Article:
How to pay off debt
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Paying off debt is hard, but it is possible. Whether you’ve made money mistakes in the past or find yourself getting deeper into debt, there’s a way out.
That’s good news, because carrying debt is like carrying around a weight. And the questions only make it feel heavier:
- Should you save more money or pay off debt?
- Is your credit score impacted if you don’t make minimum payments?
- When debt feels like it’s pressing down, how do you begin to get out?
Every situation is different, and it takes time and dedication to pay down debt. But there is hope — a tried-and-true recipe for tackling debt that has helped thousands of people.
Launch your own debt-free success story with Numerica’s workbook!
Here are 5 steps for achieving freedom from debt:
- Start with your why
- Use a budget
- Stop adding new debt
- Roll a debt snowball
- Celebrate every win
Start with your why
There is a heaviness to debt that weighs down the present while casting a shadow on future dreams. You can try to ignore it, but it’s best to face it head on and be honest about the cost — not just in interest payments, but in life.
Find your why, and make the decision to turn your finances around. Whatever your reasons — health, relationships, or retiring early — write down why you are ready to get serious about tackling debt. This is your north star.
What sacrifices do I need to make to get out of debt?
Once you have your why, it will be time to make some sacrifices. For some, that might mean a “beans and rice”-style food routine for a season. For others, it might look like canceling subscriptions or nail appointments, eating out less, or selling things around the house.
With your why in mind, the sacrifices have a greater purpose. And they’re worth it.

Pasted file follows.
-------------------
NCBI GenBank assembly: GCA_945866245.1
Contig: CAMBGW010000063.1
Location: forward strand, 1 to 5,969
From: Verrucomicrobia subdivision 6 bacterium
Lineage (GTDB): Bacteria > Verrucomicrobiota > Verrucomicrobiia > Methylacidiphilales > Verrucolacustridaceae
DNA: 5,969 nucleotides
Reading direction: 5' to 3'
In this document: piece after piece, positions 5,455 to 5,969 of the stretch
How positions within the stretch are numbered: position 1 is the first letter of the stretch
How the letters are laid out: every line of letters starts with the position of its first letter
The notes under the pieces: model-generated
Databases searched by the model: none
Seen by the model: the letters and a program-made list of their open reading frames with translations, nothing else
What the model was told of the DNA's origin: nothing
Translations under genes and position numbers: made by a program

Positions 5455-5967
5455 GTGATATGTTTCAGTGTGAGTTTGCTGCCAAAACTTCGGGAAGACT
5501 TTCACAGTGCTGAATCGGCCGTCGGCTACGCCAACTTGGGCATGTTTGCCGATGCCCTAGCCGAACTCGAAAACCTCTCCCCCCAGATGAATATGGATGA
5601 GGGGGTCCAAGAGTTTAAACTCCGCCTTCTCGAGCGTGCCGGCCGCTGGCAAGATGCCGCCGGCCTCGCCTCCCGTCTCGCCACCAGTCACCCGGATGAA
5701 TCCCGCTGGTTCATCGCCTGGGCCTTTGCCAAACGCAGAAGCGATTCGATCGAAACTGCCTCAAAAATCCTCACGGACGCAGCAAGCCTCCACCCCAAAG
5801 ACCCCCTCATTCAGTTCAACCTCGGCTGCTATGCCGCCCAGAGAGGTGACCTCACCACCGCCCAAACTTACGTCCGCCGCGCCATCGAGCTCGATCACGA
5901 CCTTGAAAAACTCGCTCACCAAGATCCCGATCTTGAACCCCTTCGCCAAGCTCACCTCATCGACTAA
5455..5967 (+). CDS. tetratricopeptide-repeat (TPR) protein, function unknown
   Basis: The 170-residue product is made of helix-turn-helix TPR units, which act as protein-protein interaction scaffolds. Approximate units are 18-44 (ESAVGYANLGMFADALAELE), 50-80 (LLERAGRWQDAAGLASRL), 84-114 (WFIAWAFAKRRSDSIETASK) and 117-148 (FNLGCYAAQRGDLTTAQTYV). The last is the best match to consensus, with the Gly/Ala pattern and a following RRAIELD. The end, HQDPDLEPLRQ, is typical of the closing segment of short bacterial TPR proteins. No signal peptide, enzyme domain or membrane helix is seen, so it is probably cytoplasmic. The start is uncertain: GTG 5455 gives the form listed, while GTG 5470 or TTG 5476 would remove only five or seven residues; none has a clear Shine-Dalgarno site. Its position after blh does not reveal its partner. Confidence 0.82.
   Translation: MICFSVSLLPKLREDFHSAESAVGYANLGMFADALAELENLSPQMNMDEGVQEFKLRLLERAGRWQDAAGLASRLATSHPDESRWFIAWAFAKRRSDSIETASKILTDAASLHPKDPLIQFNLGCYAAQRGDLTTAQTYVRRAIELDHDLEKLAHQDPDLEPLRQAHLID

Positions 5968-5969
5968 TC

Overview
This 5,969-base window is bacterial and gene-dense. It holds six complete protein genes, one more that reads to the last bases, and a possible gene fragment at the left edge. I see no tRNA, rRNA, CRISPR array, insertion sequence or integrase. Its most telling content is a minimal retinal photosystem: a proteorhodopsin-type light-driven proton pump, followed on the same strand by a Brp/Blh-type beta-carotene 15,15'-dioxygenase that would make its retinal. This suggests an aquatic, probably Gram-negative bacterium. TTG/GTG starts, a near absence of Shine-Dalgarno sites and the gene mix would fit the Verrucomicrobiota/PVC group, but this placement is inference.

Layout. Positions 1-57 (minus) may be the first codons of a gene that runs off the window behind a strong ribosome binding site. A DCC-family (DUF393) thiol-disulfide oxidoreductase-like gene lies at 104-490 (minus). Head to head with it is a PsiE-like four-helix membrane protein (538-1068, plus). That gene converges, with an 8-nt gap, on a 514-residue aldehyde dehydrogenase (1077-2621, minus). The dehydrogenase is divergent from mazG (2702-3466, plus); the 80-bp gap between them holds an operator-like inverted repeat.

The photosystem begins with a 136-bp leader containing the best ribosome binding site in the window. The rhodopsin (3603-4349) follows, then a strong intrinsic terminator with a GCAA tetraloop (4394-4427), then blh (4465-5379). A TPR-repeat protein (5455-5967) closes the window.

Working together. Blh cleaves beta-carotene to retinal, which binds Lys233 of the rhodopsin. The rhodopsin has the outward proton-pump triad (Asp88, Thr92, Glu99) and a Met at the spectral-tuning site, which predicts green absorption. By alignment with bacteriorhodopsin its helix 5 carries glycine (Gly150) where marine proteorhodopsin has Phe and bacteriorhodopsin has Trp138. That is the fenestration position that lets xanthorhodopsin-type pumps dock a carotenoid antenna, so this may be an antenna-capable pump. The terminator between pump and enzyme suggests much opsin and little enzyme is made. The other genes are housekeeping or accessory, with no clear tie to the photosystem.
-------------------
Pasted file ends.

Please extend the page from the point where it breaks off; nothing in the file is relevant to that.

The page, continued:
Sacrifice isn’t a popular word in our have-it-all culture, and part of why it gets a bad rap is FOMO — that fear of missing out.
Sometimes, it helps to turn FOMO on its head: What will you miss out on if you don’t make this sacrifice?
- Don’t miss out on better relationships. com cites money as the 2nd most common reason for divorce. When stress from debt is gone, your most important relationships improve.
- Don’t miss out on better physical health. There’s a correlation between financial health and physical well-being. Stress about money can affect you physically and mentally for years.
Use a budget to get out debt
When you’re living paycheck to paycheck, it can be hard to feel hopeful about your situation. After all, other people seem to be living the good life.
Not so fast. For every 10 households in your neighborhood, 8 of them are living paycheck to paycheck, according to a 2017 study by CareerBuilder. (You know the Joneses you are always trying to keep up with? They are probably one of them.)
It’s nearly impossible to pay off debt without a budget. Part of creating a budget is tracking your spending. This helps you get an idea of where your money goes each month. You can determine how much you have available to put toward reducing your debt.
Find out how much you usually spend on things like coffee or a gym membership. Can you reallocate that money toward paying off your debt? A budget is a blueprint to help you do this.